Back in the early 1980s, Ray Perkins was a pretty good football coach. He built the New York Giants into winners, but then Perkins did something that would define him for the rest of his life.
He replaced Bear Bryant at Alabama.
Perkins wasnt bad, but he had a losing season during his four years on the job. It was Alabamas first losing season since 1957, which was the year before Bryant became Alabamas head coach. Perkins record was 32-15-1, but his biggest crime was that he simply wasnt Bryant.
The late Gene Bartow probably couldve told you how tough it was to replace a legend. He stepped in when John Wooden retired at UCLA. After two years, two pretty decent seasons, Bartow left to start the program at UAB. It was just too difficult for Bartow to follow in the footsteps of someone who left that type of mark on a program.
Ray Goff didnt have it easy when he followed Vince Dooley at Georgia. Whether Goff was the right choice or not, following Dooley was going to be tough for anyone.
The saying goes that you dont want to follow a legend, but to follow the man who follows the legend. Replacing someone that is considered an icon is never easy. Just ask Fredi Gonzalez.
The bad start the Braves have had is by no means all Gonzalezs fault. Theres enough blame to spread around. Blame Liberty Media for being a joke of an ownership group. Blame Frank Wren for not being active to erase the horrors of last September when the team choked. Blame the players for being in a malaise in spring training and at the beginning of the regular season.
Gonzalez is to blame, as well. His decisions are well-scrutinized, and we all know he has made his share of mistakes. He ruined the bullpen last year with a heavy workload, some of which was caused by the bad offense, which resulted in too many close games. But Gonzalez could have avoided having Craig Kimbrel and Jonny Venters pretty much done by September.
Hes open to criticism, just like any other manager. On Monday, Gonzalez decided to start Matt Diaz in right field and sit Jason Heyward. A left-hander was pitching for Houston, and Gonzalez wanted Diazs bat in the lineup. Diaz made a horrible play in right and did nothing at the plate, and sitting Heyward the day after he had a good game in New York was bizarre.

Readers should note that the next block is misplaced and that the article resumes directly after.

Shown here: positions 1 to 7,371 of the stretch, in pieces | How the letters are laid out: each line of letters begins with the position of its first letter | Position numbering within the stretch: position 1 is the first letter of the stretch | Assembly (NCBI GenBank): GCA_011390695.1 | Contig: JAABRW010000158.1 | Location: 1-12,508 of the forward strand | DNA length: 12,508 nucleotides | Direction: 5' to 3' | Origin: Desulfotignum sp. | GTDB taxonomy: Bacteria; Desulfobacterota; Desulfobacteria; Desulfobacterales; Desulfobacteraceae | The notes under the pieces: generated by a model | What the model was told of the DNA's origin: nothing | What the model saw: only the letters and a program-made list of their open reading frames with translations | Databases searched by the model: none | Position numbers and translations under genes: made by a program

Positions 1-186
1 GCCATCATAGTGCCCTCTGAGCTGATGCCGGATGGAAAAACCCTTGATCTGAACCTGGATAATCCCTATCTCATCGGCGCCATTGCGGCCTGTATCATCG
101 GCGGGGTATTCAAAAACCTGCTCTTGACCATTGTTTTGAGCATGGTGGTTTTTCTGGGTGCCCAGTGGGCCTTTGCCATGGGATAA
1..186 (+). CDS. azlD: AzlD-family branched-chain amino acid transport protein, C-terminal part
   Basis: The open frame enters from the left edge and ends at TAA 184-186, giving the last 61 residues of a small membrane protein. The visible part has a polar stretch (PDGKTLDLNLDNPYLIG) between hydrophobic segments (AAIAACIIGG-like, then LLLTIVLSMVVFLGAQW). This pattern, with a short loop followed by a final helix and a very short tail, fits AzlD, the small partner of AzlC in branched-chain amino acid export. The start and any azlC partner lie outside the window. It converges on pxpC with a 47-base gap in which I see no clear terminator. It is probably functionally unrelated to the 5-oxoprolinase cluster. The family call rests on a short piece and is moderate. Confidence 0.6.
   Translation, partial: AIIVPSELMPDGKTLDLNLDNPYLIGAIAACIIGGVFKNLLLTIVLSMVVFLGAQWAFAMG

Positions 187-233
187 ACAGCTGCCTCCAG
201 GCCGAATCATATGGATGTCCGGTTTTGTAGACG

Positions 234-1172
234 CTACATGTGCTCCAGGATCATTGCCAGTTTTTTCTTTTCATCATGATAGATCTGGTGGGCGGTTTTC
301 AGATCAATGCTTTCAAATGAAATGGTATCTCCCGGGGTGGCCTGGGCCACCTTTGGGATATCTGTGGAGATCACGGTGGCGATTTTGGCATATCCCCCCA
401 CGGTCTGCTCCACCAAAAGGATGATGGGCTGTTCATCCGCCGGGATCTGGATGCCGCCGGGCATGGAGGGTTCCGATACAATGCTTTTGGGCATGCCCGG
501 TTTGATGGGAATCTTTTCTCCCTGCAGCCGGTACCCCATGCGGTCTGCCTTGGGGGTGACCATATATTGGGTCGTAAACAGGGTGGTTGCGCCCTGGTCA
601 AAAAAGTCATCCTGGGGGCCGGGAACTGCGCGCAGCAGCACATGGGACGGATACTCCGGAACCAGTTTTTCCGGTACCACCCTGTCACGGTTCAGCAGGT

Of course, if Diaz had done well, Gonzalez would have looked like a genius. Thats the nature of being a manager, where every single decision can go either way and will be analyzed by fans.
But when a team struggles, as the Braves have so far, the manager will get most of the blame. The genuine concern fans should have for the ownership or the front office is secondary compared to what they see happen on the field.
Until the Braves start winning, they are going to be asked repeatedly if this is a hangover from September. And so far, it looks like it is just that. When you watch this team, it looks exactly the same as it did last year when it lost the big wild-card lead. Its just tough to watch.
And that is going to fall on the manager. Gonzalez has to get this team going. Its his clubhouse. Its his team. He has to do something to get the Braves past last season and turn that page.
If not, fans are going to wonder. Theyll wonder if Gonzalez is just not good enough of a manager to replace a legend like Cox. Its not fair, but it is what it is. Everything Gonzalez does will be compared to what Cox might have done, and nothing amplifies that more than when a team struggles.
The situation the Braves are in can be blamed on a number of things, but its mainly Gonzalezs job to fix it. If not, he might become known as the next Perkins.
Listen to The Bill Shanks Show from 3-6 p.m. weekdays on WPLA Fox Sports 1670 AM in Macon and online at www.foxsports1670.com.